First I would like to thank the Frenzied SLPs for this linky where people can read our journeys into becoming SLPs. My journey was a long one and spanned many years.
My journey started when I was 18 and I worked at an Easter Seal Summer Camp for children, teens and adults with intellectual difficulties. It was my first real experience working with people with all sorts of challenges. I loved working with the campers and was excited to go back the next year.
My second year there, we had a camper who was Deaf (along with cognitive disabilities). He used ASL (American Sign Language) to communicate and, oh course, we only knew the very basics. Naturally his behaviours were off the charts because he could not communicate. We all frantically learnt as many signs as we could to help him. The next year, he came back and this time he had a worker who could communicate with him. He was a different child. This was my first big lesson in how important communication is to a person’s well being. It also got me very interested in ASL.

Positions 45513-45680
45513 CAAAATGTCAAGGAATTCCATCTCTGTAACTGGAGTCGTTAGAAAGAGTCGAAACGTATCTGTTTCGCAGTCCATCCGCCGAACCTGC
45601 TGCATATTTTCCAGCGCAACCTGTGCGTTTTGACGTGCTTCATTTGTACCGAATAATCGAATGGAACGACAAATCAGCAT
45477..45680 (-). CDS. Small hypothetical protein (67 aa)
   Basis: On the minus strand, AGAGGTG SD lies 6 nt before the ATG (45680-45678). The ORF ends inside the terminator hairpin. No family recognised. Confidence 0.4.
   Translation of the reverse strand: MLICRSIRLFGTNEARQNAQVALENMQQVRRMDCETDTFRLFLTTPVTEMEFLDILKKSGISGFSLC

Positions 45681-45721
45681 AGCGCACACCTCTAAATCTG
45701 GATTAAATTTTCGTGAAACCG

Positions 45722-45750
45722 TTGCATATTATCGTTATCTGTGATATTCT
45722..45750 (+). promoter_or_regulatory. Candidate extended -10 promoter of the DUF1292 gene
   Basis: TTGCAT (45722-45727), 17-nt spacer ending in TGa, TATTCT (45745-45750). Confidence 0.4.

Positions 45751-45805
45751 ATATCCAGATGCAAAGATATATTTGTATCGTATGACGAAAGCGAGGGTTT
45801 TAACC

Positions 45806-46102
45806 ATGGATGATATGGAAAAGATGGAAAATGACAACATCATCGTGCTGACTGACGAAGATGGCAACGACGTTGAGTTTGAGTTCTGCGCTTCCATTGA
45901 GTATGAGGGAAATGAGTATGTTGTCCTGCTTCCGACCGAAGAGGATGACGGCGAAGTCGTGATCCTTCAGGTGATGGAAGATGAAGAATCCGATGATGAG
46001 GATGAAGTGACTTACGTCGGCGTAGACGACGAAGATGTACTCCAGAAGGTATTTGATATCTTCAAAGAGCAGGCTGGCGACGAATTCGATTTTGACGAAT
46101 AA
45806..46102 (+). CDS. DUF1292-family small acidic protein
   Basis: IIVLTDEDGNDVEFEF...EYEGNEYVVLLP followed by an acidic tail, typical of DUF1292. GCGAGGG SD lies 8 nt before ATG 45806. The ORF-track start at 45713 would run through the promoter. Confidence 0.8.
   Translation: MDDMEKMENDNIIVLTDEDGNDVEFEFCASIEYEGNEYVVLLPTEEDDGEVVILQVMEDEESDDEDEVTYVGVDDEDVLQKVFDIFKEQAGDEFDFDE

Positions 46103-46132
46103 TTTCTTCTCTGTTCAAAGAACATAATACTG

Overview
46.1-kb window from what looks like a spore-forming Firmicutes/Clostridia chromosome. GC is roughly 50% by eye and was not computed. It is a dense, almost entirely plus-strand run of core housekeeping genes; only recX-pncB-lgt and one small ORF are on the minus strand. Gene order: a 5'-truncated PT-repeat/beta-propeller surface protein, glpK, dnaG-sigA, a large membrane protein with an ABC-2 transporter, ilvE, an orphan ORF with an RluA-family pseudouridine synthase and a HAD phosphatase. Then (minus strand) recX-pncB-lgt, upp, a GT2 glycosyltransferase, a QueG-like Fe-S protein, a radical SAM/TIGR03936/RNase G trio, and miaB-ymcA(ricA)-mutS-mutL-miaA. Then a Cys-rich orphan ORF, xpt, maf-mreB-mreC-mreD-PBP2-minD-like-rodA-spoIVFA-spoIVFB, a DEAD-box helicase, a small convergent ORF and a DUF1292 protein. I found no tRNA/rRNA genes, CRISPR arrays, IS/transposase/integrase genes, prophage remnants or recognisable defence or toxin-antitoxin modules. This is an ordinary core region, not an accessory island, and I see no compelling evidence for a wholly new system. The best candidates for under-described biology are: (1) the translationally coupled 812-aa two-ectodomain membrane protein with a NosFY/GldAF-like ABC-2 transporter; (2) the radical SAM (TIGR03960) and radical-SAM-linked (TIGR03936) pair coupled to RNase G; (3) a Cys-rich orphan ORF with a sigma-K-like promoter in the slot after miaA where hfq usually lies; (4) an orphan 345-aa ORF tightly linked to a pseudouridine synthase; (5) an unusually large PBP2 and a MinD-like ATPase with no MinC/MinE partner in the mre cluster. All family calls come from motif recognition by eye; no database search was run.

After camp was over, I started taking night sign classes. Later, I looked to increase my knowledge and ended up in an 10 month ASL immersion program. This was (and still is) a fantastic program. I even started to pursue a career as an ASL interpreter but this was not for me and worked in group homes/day programs with Deaf and Deaf-Blind Adults with intellectual disorders. I loved working with the residents and ended up spending lots of time working on building communication skills. I loved making schedules and communication boards. I loved watching these adults slowly improve their abilities to communicate but the government was cutting funding and there were rumours of layoffs.
Being at the bottom of the seniority list, I knew my job was on the chopping block. I had been tossing the idea of going back to school and the possibility of being jobless was the push I needed. I went back and got my pre-requisites and ended up being one of the lucky ones who were accepted into the Masters program at the University of Alberta. I never looked back.
I hope you enjoyed reading about my journey!